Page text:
Eva Ch. 05

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The door thuds behind me as my father pulls it closed. His hand on my shoulder, he leads me through the living room, past my scowling mother, and up the stairs.

At the top of the stairs, he pulls me into a hug.

“Go take a shower, get dressed. I’ll talk to your mother,” he whispers into my ear.

“Thanks,” I say, my voice raspy.

I walk into my bedroom and grab a pair of jeans off of my desk chair and a shirt from the floor. When did I get so messy? Throwing the clothes down on the bed, I grab the rest of the mess off the floor and open my closet. I dump the dirty clothes into the hamper and a flash of blue catches my eye. I reach into the closet and pull out my graduation dress. Holding it up to my body, I look at my reflection in the mirror on the closet door. I sigh and put it back in the closet.

I scoop the jeans and shirt off of the bed and walk into the bathroom. I look in the mirror with detachment; that can’t possibly be me. Deciding to skip the shower, I pull on my jeans and shirt. As I smooth the shirt over my stomach, I know what I must do.

Running out of the bathroom, I grab my suitcase from the hall closet. I throw it down on my bed and begin flinging clothes in it, whatever I pick up. I run back to the bathroom and grab my toothbrush, my medicine, and my makeup case. These things packed, along with a picture of my family, my favorite books, and the picture of Eva and me, I pull on some sneakers and a sweater. The last thing I do before I leave is grab my stash of 200 dollars from under my bed.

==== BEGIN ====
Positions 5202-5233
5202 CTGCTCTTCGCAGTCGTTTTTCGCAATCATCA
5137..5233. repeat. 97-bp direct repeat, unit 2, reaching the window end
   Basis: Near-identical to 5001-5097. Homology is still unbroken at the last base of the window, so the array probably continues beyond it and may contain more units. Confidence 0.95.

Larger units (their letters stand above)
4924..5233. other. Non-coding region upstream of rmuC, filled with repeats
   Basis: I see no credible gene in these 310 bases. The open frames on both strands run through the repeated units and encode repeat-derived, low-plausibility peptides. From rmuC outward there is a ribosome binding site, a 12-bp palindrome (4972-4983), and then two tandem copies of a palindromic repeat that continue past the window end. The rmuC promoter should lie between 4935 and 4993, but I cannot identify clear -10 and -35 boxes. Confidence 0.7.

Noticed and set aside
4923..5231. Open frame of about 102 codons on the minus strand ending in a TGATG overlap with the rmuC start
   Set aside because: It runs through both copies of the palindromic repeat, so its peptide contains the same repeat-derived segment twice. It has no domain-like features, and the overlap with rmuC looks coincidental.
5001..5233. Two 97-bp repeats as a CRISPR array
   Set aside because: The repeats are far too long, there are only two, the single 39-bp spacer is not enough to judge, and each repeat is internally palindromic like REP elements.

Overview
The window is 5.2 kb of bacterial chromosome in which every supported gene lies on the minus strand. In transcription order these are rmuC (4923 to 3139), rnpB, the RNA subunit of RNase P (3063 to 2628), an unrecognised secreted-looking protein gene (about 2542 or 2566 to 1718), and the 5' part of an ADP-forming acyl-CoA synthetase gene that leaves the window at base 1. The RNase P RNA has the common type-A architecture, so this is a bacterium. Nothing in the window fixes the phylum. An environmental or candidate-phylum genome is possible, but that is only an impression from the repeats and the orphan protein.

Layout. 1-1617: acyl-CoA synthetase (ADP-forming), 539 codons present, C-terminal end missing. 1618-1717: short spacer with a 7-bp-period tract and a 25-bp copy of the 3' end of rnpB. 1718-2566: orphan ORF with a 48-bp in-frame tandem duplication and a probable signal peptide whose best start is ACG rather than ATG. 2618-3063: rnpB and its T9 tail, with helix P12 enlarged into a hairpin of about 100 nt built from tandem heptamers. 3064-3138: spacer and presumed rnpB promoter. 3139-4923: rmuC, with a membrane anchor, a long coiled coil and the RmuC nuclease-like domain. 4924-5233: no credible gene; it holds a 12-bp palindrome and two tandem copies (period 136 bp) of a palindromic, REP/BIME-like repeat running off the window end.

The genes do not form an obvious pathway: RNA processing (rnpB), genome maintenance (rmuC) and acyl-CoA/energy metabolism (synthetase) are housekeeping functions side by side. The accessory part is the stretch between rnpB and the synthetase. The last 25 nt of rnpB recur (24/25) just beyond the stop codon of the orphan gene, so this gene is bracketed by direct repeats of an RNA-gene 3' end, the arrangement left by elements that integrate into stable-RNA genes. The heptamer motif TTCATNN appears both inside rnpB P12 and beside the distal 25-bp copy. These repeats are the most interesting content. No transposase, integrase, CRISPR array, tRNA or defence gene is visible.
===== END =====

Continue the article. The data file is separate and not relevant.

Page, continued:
As I sneak down the stairs, every footstep is like an explosion in the near silent house. Avoiding the living room where I could hear my father’s hushed, soothing voice talking to my mother, I slowly open the back door, wincing at the screech it makes as it swings open. I run around the back of the house and down the street to my car parked on the corner. I toss my suitcase on the backseat, climb in and start the car.

I’m casino şirketleri gone.

After driving down the highway for an hour, I can feel the tears burn behind my eyes. I pull over to the side of the road and put on my blinkers, the tears now rolling down my face. In less than two hours, I’ve left eighteen years of my life behind me. What am I leaving behind? I took all my finals, I can get my diploma mailed to me, and I’ve already been accepted to college. My bank account, with all of my money saved for school, is in my name.

The only thing I’m leaving behind is Eva. Eva. Not only my one-time lover, but also my best friend. My comfort, my safe haven. I don’t know if I can survive without her, but my mind is made up. I need to start over.

My eyes now dry and containing a fire of determination, I pull back onto the highway and drive to the nearest diner. I grab a twenty and walk into the diner.

The thing that hits me first is the overwhelming smell of grease, rancid and sickening. Choking back a cough, I am greeted by the middle-aged, bosomy waitress.

“Can I help you,” she asked, not unfriendly.

“Yes, please,” I say, “Do you have a pay phone?”

Smiling, she points towards the bathrooms.

“Oh,” I say, looking down at my palm, “Do you have change for a twenty?”

Seeing my tearstained face and the confusion in my eyes, she gives me an understanding look.

“Come with me, sugar,” she says with a gentle nod of her head.

I follow her past the greasy tables, gathering lewd smirks from the tough, wizened clientele of small-town rural workers, behind the counter, and through the kitchen, instantly assaulted by the intense cooking smells. Grease spits and hisses out of the deep fryers like some kind of dragon, while the oven groans and moans.

She takes me out behind the kitchen into a small room with a small table and chairs. Sitting down, she motions for me to do the same.